ALBANY — A small airplane that crashed in the Willamette Valley appeared to have broken up in flight, witnesses said.
The two-seater crashed Monday afternoon near Albany, killing the two people aboard.
Investigators believe the 16-year-old silver aircraft departed the Lebanon Municipal Airport shortly before 3:30 p.m. on a pleasure flight.
Witnesses reported seeing the plane turn left over Oregon Highway 226 when part of a wing separated and fell on the highway, Linn County Undersheriff Bruce Riley said.
Jenissa Currey, 17, was driving home from Scio High School when she noticed something falling from the sky.
“It took me a few seconds to realize what it was," she told the Albany Democrat-Herald. “It had only one wing on the plane, and it wasn’t fully put together."
The plane fell into a cow pasture about 400 yards from the road.
Tom Bishop of Lacomb, who was on his way to work in Albany, arrived at the scene minutes after the crash. There were no wings on what was left of the plane, he said.
“It was just a big ball," he said. “All you could see was the tail fin on it, to basically tell you it was a plane."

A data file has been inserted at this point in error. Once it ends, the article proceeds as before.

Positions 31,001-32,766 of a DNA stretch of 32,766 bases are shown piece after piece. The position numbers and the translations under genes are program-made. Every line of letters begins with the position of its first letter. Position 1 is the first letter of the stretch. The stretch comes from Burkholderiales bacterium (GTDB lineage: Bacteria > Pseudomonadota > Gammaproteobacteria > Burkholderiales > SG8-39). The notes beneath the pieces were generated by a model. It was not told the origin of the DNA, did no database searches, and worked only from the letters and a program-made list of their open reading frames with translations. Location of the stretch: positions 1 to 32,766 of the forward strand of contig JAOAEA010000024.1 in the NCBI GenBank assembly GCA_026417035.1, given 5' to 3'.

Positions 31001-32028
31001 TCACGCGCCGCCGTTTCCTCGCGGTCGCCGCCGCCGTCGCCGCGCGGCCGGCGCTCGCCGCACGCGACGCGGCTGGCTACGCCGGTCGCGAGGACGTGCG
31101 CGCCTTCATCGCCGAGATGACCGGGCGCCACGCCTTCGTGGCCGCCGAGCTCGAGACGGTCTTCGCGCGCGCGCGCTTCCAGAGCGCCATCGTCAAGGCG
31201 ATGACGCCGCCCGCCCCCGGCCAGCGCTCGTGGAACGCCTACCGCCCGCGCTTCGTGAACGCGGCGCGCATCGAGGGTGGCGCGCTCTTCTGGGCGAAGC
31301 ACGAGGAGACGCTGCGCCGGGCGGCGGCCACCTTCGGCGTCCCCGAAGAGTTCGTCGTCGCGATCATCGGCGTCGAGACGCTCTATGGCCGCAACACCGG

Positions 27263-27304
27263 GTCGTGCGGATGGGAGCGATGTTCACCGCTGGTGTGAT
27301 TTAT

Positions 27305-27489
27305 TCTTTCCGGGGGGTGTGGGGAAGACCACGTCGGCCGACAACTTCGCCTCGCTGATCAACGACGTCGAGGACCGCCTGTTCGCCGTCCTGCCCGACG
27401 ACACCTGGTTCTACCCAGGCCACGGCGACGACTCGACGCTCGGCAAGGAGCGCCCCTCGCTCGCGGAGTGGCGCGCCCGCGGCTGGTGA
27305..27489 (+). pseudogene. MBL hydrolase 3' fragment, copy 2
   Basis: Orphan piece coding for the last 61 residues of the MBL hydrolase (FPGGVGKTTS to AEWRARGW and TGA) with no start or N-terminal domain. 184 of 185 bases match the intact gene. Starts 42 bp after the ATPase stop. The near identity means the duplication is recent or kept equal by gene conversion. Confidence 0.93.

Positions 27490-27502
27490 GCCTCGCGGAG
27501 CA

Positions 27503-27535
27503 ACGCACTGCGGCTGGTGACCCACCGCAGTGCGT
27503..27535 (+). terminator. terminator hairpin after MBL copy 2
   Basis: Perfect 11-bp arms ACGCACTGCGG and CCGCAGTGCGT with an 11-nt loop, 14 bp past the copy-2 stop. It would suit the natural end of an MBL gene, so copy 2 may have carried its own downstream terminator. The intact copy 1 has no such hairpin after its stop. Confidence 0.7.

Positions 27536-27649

Killed in the crash were 45-year-old Jeff Earl “Tebo" Kropf of Halsey and 46-year-old Timothy Dean Carter of Portland, the pilot.
The plane was described as an RV-6.
Gus Funnell, a technical support employee at Van’s Aircraft of Aurora, which uses the RV label on its kit planes, said the company was searching its records Tuesday.
It appeared the plane was built from plans rather than a kit, and its serial number wasn’t in the company records, he said.
The RV-6 model hasn’t been sold for 11 years, although builders are still working on some of them, Funnell said.
Such planes are labeled experimental because the Federal Aviation Administration classifies them that way, he said.
Flight instructor Jerry Wilken of Albany told the Democrat-Herald he flies an RV-6 and describes them as strong and good at handling both fast and slow speeds, making them a popular small aircraft design.
“I don’t know what could have happened," Wilken said. “Wings shouldn’t fall off of them. They’re built just amazingly strong. ... The way it’s put together, it’s hard for me to believe a wing would just fall off."